ADVICE FOR ASPIRING PHOTOGRAPHERS

I follow a lot of photographers and photography news from people and sources such as Chase Jarvis, Lee Morris, FStoppers, PurePhoto Blog. One post really caught my attention recently. It talks about being a photographer, and how to make the leap from enthusiast to professional. One quote from photographer Christopher Anderson really hit it home when he said:

“Forget about the profession of being a photographer. First be a photographer and maybe the profession will come after. Don’t be in a rush to pay your rent with your camera. Jimi Hendrix didn’t decide on the career of professional musician before he learned to play guitar. No, he loved music and created something beautiful and that THEN became a profession. Larry Towell, for instance, was not a “professional” photographer until he was already a “famous” photographer. Make the pictures you feel compelled to make and perhaps that will lead to a career. But if you try to make the career first, you will just make shitty pictures that you don’t care about.” Christopher Anderson’s work.

This is probably one of the most important things to follow when aspiring to become a professional photographer. Most of the jobs I have gotten were from people and clients who saw my personal work from my website. Very little of my professional work is used in my portfolio. It’s not that my professional work isn’t any good or I don’t like it, but because my personal work speaks so loudly to what I like to shoot and how i like to shoot, it has just that extra little touch of personality and enthusiasm to it that really represents me.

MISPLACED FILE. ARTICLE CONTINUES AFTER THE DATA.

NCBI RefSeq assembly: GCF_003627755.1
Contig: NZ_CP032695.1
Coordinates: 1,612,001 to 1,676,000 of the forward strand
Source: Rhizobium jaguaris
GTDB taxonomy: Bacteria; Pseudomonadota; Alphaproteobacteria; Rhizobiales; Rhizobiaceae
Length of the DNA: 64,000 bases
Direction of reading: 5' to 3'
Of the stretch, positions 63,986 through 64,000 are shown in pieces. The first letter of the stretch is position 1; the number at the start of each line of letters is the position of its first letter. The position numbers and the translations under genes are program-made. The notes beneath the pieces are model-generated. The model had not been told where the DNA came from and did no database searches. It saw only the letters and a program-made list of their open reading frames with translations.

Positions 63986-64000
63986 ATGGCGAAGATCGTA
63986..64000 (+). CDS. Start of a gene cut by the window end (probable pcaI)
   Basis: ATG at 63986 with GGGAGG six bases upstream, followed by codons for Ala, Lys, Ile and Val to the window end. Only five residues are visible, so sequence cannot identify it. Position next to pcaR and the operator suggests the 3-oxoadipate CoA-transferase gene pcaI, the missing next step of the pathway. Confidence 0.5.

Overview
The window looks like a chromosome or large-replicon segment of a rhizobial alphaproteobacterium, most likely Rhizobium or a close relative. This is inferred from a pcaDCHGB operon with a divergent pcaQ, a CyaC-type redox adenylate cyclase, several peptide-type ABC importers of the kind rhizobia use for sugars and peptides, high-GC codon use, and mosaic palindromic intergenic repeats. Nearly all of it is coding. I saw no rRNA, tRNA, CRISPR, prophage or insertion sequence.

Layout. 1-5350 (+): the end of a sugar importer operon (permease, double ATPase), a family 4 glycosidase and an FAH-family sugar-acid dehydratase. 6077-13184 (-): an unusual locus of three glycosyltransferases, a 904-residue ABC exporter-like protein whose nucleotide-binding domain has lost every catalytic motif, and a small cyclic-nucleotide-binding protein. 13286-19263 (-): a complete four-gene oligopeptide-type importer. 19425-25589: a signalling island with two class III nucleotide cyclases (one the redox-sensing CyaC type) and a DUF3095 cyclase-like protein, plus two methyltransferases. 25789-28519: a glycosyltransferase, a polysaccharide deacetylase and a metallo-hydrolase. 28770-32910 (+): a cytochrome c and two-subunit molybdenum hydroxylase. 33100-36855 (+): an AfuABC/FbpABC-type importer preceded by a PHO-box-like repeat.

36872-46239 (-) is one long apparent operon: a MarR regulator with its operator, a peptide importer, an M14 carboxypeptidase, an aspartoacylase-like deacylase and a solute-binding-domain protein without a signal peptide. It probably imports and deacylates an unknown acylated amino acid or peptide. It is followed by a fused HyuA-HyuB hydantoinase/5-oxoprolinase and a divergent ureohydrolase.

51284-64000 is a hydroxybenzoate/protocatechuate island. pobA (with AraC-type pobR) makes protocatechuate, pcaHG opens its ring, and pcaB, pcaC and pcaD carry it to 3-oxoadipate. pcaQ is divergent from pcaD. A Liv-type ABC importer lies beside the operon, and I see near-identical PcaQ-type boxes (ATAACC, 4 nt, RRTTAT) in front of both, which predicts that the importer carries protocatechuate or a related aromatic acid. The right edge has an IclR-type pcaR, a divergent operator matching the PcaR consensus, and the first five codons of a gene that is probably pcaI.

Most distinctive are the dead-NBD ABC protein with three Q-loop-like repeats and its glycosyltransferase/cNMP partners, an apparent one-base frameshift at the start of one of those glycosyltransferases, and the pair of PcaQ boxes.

Have a look at some other great quotes from photographers for new photographers.

“Give it all you got for at least five years and then decide if you got what it takes. Too many great talents give up at the very beginning; the great black hole looming after the comfortable academy or university years is the number one killer of future talent.”

Carl De Keyzer’s work

“Try everything. Photojournalism, fashion, portraiture, nudes, whatever. You won’t know what kind of photographer you are until you try it. During one summer vacation (in college) I worked for a born-again tabletop photographer. All day long we’d photograph socks and listen to Christian radio. That summer I learned I was neither a studio photographer nor a born-again Christian. Another year I worked for a small suburban newspaper chain and was surprised to learn that I enjoyed assignment photography. Fun is important. You should like the process and the subject. If you are bored or unhappy with your subject it will show up in the pictures. If in your heart of hearts you want to take pictures of kitties, take pictures of kitties.”

Alec Soth’s work

Photograph because you love doing it, because you absolutely have to do it, because the chief reward is going to be the process of doing it. Other rewards – recognition, financial remuneration – come to so few and are so fleeting. And even if you are somewhat successful, there will almost inevitably be stretches of time when you will be ignored, have little income, or often both. Certainly there are many other easier ways to make a living in this society. Take photography on as a passion, not a career.”

Alex Webb’s work

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